Uptick in mail theft prompts $100,000 reward for conviction of postal crimes

HONOLULU (KHON2) — It’s a crime that’s more common than you’d think. We’re talking about mail theft.

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The US postal inspector tells me they take these crimes very seriously, even bumping up the reward being offered to catch the culprits.

Mark Schklov and Robbie Jessel live in a quiet Maunawili neighborhood . They consider it safe and said there’s very little crime. Then last month, they made an unsettling discovery.

“Mark and I generally walked twice a day. And we started in the morning at about 7:30 a.m. ,” Jessel said. “All of the mailboxes were open. The doors were open and there’s no mail-in them.”

KHON: “What are you thinking when you are seeing all of the mailboxes open?”

“We were just really concerned because it was just in our neighborhood,” Schklov said. “Then we came upon a whole bunch of mail on the ground. And we stopped and looked at it and thought, ‘Oh, my God, that’s the mail that’s been stolen.’”

They found it just blocks away from their house tossed into the bushes on the side of the road.

They notified their neighbors and reported it to the US Postal inspector. But Schklov said the mail they found wasn’t from their street–it had been taken from several streets in Kailua.

“Later on, some of our mail, some of our neighborhood mail, was also found dumped near the playground,” Schklov added. “So who knows where else they went.”

US Postal inspector Jeff Fitch said there’s been an uptick in mail theft in recent years it’s happening more often than you think.

“We’re getting complaints in on a regular basis, they come in daily,” Fitch explained. “Many times the male thieves are looking for attractive items, many times those are financial nature, anytime that causes so much distress for our victims.”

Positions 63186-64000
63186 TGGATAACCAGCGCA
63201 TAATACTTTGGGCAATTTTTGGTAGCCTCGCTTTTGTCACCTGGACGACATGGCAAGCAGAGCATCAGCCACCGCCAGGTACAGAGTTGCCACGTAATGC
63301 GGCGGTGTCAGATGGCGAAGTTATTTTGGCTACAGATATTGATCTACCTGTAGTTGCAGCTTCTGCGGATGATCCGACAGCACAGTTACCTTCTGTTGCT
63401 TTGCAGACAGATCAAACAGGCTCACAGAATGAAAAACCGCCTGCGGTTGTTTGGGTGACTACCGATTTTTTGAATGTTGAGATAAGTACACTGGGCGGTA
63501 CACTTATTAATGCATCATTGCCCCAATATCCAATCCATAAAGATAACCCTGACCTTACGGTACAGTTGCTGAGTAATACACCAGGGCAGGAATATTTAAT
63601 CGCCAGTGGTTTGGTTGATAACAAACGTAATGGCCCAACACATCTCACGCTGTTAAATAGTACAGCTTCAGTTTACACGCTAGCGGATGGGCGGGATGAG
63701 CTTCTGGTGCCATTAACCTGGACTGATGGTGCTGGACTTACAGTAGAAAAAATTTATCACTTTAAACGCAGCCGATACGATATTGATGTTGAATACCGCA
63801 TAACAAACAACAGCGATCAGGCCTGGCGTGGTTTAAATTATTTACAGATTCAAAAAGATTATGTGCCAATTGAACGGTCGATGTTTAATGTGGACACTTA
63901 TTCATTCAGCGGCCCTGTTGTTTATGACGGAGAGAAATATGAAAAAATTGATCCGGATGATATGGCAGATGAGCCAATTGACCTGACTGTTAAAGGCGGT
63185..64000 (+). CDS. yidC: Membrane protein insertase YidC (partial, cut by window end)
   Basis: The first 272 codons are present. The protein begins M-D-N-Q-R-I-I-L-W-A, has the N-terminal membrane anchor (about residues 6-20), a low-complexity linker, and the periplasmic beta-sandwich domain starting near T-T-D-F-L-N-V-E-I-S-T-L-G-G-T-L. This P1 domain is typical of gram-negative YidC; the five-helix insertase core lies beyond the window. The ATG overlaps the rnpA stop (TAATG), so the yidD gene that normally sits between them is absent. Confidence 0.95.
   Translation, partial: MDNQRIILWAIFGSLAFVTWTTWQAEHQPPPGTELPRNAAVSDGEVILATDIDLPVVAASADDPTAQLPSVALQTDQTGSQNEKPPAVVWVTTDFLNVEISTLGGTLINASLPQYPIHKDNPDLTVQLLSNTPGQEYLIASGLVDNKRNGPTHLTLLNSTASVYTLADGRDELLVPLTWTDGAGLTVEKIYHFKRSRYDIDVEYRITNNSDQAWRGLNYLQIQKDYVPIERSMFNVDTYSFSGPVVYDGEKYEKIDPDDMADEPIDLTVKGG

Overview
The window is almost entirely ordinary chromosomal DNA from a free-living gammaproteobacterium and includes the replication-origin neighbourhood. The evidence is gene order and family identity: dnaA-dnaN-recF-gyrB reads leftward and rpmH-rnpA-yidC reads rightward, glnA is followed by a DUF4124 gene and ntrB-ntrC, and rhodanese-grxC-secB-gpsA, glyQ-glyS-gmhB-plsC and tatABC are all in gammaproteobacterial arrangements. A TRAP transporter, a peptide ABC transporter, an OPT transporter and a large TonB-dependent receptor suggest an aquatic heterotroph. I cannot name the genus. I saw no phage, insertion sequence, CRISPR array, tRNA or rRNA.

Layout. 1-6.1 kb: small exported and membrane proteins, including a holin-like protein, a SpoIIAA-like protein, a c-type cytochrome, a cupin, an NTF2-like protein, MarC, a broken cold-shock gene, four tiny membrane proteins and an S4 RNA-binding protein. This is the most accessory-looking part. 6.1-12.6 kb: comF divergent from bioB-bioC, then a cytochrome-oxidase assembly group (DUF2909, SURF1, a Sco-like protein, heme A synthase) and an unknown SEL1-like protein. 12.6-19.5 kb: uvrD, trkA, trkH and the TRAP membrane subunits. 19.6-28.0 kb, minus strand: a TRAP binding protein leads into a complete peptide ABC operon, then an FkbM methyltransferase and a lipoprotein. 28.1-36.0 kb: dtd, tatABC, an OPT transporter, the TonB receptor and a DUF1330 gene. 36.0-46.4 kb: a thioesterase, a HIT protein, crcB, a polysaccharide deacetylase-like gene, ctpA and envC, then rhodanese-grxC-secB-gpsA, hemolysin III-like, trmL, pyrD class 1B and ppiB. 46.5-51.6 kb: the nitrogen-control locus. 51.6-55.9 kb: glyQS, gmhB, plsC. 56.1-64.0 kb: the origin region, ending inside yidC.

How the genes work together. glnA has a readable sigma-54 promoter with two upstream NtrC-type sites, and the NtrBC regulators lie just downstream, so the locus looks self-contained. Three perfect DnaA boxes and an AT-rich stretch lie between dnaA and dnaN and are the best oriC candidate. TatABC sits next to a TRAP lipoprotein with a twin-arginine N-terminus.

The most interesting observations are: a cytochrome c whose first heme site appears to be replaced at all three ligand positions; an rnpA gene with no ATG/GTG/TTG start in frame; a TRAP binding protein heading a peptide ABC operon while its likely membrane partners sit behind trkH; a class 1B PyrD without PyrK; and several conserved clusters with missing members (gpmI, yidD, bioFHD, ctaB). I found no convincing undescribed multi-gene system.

And he said it happens year round.

The USPS even increasing the reward for the arrest and conviction of perpetrators of postal crime from 10,000 to 100,000 as part of their project safe delivery campaign.

“The Postal Service is taking this very, very seriously,” Fitch said.

While porch pirates and mailbox theft is a problem locally, other states are also dealing with criminals robbing mail carriers. According to Fitch, there have been no reports of that happening in Hawaii.

His advice to homeowners how to prevent mail theft is simple:
Check your mailbox daily, never leave it overnight. And you’re expecting something of value, have it tracked and insured.

If your mail is stolen Fitch said “The key for the public is to make a report that makes all the difference.”

“It has to stop,” said Schklov.

The USPS 24-hour hotline for people to call to report mail theft is 877-876-2455. According to Fitch, the line is open weekends and holidays as well.

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Mail theft is a federal offense punishable by up to five years in prison and a $250,000 fine.